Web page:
First finished trees for Port Rowan

Port Rowan - trees
(A tree towering over the billboard on Bay Street completes this scene, which welcomes visitors to the layout. The billboard is my layout’s Establishing Shot)

Recently, a friend on Facebook shared a photo he took during an operating session at my house a couple of years ago. When I looked at the photo, I realized it included several twisted wire tree armatures in the Port Rowan scene. And then I realized that those same trees were still in the “twisted wire armature” stage.

Now, I do like to plant the tree armatures and leave them in place for a while before finishing them, so I can determine whether I like the arrangement and whether they will interfere with operations. After all, crew members have to reach in to the scenes to uncouple – and some will use their left arm, while others will use their right.

But two years is more than sufficient time to determine this, so my friend’s Facebook memory was a call to action. Therefore, I decided it’s time to finish these trees. I started with four trees that are in the foreground of the scene.

This tree – about 10″ tall – is positioned in the meadow, near the apple orchard. It’s in front of the yard throat – but that actually means it’s out of the way of operators, because no uncoupling takes place there:

Port Rowan - trees

A shorter tree to the right of that tall one also has a smaller footprint, keeping it out of the way of operators:

Port Rowan - trees

This tree – also around 10″ tall – is located next to the garage in Port Rowan. It’s across from the station and, again, in front of a turnout where uncoupling will never happen:

Port Rowan - trees
(Note the row of wire tree armatures in the background. Those are next!)

A parting shot – the tree behind the billboard at the end of the Port Rowan peninsula:

Port Rowan - trees

I think the tree and the Airstream trailer nicely capture the mood I’m trying to create.

11 thoughts on “First finished trees for Port Rowan

  1. Need to put you in charge of spring planting operations here in Ocean View — wait a minute these are models not the real thing!

    Great work.

  2. Trees are looking great and appropriately monstrous, Trevor. In your large-ish S scale, they be somewhere between a grapefruit and a volleyball in volume, which makes the wispiness and detailed texture all the more impressive. Correctly sized and distributed trees are one of those elements that makes the difference between ‘trains run through that world’ and ‘there are trees on that toy train set’.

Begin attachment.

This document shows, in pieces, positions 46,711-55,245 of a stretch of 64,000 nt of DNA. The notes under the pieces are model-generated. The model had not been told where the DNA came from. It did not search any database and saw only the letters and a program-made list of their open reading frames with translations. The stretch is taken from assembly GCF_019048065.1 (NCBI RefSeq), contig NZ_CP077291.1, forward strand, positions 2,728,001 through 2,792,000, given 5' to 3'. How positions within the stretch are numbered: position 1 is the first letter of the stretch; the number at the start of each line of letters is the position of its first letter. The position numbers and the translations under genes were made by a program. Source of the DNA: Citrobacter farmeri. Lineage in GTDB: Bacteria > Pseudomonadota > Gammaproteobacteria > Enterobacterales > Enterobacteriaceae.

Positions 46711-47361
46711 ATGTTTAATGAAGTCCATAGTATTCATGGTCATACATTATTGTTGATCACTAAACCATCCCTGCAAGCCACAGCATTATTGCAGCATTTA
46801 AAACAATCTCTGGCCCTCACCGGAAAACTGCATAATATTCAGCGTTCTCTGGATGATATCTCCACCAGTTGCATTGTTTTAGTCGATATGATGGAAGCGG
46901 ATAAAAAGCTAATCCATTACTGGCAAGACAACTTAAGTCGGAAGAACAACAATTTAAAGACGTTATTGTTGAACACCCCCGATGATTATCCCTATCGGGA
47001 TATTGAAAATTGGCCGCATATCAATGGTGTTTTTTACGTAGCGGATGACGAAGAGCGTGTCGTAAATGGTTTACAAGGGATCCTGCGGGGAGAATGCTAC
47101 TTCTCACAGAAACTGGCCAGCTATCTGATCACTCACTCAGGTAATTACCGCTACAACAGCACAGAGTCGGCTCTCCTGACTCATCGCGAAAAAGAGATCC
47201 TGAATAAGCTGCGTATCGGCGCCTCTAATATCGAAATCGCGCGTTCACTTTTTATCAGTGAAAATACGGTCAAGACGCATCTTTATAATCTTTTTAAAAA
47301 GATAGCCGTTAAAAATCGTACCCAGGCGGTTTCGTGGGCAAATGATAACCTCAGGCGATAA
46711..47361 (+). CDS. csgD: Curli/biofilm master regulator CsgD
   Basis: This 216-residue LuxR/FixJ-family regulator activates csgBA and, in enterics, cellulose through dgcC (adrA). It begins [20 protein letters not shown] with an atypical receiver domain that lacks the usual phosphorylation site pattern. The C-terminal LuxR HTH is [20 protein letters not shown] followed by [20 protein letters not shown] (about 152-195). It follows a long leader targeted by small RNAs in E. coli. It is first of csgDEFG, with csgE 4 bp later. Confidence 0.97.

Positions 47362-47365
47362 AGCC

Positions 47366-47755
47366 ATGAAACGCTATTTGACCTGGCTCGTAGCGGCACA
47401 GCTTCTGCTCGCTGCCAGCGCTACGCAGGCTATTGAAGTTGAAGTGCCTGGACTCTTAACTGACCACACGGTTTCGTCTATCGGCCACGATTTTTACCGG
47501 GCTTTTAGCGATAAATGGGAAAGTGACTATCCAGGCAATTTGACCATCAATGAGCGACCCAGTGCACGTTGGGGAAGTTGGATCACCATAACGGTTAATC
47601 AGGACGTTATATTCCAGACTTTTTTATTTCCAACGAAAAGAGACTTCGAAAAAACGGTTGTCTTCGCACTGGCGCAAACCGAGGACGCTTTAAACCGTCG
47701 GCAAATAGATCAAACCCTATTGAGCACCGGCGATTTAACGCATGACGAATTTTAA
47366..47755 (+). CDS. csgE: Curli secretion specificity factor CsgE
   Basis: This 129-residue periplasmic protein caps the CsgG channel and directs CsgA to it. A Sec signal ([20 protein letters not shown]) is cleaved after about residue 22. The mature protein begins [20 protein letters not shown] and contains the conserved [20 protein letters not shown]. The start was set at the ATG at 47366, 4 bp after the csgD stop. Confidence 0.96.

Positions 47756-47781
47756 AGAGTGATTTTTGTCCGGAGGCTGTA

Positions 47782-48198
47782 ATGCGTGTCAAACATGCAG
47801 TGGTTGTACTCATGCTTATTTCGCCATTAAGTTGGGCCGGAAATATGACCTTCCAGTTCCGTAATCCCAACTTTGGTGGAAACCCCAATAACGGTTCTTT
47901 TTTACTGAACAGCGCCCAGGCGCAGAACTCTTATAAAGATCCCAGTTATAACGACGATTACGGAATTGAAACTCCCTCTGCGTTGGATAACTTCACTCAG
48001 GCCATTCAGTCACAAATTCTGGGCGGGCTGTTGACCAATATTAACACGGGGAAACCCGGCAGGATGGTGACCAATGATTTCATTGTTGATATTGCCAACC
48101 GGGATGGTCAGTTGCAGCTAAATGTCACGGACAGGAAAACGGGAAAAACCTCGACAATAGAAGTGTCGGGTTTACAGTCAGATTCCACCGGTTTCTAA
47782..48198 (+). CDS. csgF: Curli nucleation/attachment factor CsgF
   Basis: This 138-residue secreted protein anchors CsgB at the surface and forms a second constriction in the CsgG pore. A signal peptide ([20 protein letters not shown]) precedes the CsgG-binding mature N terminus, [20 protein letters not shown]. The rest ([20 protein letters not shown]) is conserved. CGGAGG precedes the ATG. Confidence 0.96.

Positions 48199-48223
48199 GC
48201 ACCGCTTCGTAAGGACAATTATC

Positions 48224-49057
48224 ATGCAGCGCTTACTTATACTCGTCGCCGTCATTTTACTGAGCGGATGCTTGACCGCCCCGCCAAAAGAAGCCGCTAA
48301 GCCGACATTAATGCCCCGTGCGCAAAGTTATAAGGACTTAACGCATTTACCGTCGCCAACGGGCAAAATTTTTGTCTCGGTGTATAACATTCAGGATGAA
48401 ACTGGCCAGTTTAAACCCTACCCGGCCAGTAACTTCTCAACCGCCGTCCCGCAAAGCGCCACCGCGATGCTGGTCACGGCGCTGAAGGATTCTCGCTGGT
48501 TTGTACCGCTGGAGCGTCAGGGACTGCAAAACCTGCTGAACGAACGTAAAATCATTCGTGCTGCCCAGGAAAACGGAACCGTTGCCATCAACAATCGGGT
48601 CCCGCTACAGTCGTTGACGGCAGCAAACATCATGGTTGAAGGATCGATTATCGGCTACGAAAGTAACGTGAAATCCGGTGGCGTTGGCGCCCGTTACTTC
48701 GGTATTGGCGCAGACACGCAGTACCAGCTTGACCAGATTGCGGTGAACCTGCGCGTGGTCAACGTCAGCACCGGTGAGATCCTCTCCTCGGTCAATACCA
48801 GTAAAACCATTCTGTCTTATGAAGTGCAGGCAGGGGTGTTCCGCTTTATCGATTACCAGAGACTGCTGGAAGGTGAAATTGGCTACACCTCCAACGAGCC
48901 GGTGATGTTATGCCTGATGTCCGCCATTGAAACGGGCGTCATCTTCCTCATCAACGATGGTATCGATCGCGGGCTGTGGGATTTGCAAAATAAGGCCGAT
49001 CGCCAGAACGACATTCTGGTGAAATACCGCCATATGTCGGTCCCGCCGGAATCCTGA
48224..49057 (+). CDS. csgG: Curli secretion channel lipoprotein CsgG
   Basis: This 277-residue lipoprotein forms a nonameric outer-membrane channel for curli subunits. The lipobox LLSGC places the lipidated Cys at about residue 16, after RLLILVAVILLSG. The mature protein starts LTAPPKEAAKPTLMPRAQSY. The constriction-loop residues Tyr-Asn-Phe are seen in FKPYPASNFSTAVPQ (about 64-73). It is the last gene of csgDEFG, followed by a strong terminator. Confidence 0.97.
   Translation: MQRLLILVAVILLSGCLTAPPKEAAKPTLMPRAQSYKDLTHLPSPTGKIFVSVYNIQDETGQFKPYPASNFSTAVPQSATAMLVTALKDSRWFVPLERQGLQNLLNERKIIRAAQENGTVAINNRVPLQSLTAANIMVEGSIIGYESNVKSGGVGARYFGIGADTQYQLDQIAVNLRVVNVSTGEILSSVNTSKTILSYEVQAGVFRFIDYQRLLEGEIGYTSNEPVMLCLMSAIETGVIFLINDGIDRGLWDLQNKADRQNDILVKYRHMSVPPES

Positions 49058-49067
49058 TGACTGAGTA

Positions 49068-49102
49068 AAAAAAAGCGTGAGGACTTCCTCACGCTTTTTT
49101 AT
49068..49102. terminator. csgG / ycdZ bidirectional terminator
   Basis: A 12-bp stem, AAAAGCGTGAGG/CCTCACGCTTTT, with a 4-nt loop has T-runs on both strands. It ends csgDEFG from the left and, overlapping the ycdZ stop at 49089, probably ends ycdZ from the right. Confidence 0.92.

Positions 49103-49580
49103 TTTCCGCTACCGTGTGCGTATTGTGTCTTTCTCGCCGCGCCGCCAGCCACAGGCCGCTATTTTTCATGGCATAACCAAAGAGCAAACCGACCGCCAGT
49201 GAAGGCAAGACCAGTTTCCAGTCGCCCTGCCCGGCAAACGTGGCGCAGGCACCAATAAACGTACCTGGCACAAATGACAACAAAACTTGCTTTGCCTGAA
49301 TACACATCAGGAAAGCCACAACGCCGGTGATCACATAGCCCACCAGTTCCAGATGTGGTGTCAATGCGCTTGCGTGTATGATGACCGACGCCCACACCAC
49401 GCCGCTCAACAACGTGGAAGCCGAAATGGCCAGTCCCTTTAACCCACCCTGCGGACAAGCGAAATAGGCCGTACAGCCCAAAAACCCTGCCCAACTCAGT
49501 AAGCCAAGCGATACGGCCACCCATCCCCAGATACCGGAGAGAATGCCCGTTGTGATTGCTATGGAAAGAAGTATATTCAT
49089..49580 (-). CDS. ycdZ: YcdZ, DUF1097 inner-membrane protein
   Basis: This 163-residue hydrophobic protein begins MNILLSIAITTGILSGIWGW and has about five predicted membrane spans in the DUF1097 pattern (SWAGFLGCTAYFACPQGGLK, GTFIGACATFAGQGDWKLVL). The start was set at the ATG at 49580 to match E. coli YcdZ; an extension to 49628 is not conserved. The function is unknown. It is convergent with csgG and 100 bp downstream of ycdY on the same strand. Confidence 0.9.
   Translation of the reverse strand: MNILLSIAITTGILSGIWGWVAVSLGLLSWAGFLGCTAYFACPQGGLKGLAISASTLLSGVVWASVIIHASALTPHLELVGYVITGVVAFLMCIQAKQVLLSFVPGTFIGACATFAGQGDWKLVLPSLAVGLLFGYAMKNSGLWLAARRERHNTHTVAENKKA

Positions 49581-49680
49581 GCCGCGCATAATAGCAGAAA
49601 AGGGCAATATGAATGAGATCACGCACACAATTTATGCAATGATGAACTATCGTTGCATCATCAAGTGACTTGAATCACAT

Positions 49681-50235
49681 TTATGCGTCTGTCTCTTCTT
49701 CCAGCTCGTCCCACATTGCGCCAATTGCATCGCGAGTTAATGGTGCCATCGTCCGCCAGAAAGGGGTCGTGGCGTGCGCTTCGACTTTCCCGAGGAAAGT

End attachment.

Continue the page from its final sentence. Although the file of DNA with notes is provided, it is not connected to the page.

3. Stop it, Trevor! We’re wise to what you’re doing! Those are NOT photos, they’re exquisitely detailed paintings. So detailed that no one can distinguish them from reality. Nothing can be that perfectly executed and photographed.

    Or, can it be? As in an earlier post when I talked about the art and craft of modeling, that these scenes are fine art.

  4. Very nice trees Trevor. Do I detect Selkirk leaves used in the process? I really like your thinking you are putting into placement as well as looks. Just to orient me, operators can work from both sides of this part of your layout? What side (from photos) is the primary operators position? Really coming along nicely, dare say impressive.


  5. Hi Trevor, Your trees are the most realistic I’ve ever seen in photos or in person.
    Fantastic job. I’m sure they each take time, but are well worth it
    Thanks for sharing.
    Cheers, Gord

  6. Isn’t this a benefit of having a manageable layout size?

    You quickly got the tree armatures up, which stopped the layout looking bare. Now you can go back and “bark up” a few trees at a time, and also add foliage, etc, and replant them.

    If your layout was larger, you would probably add foliage nets to those wire armatures, and judge the overall effect to be acceptable.

    With a much larger layout, then puffball trees would be become very attractive to you: the prospect of adding bark and decent foliage would be too daunting to consider.

    Yet another example of why modest layouts are a good idea.


  7. Hi Trevor:
    Boy that is a nice looking tree, good job…but the billboard is awesome…you really did a nice job setting the location of your layout…George

    • Thanks, George!
      I can thank Barry Silverthorn for the billboard. He produced these in S back when he ran Grand River Models, and he helped with the artwork for this billboard. I gave him the image (found online) and the words, and he came up with the perfect font and layout.

  8. And there was me thinking it was permanently winter…..
    Those trees certainly looking stunning, the size helping to give that effect too.

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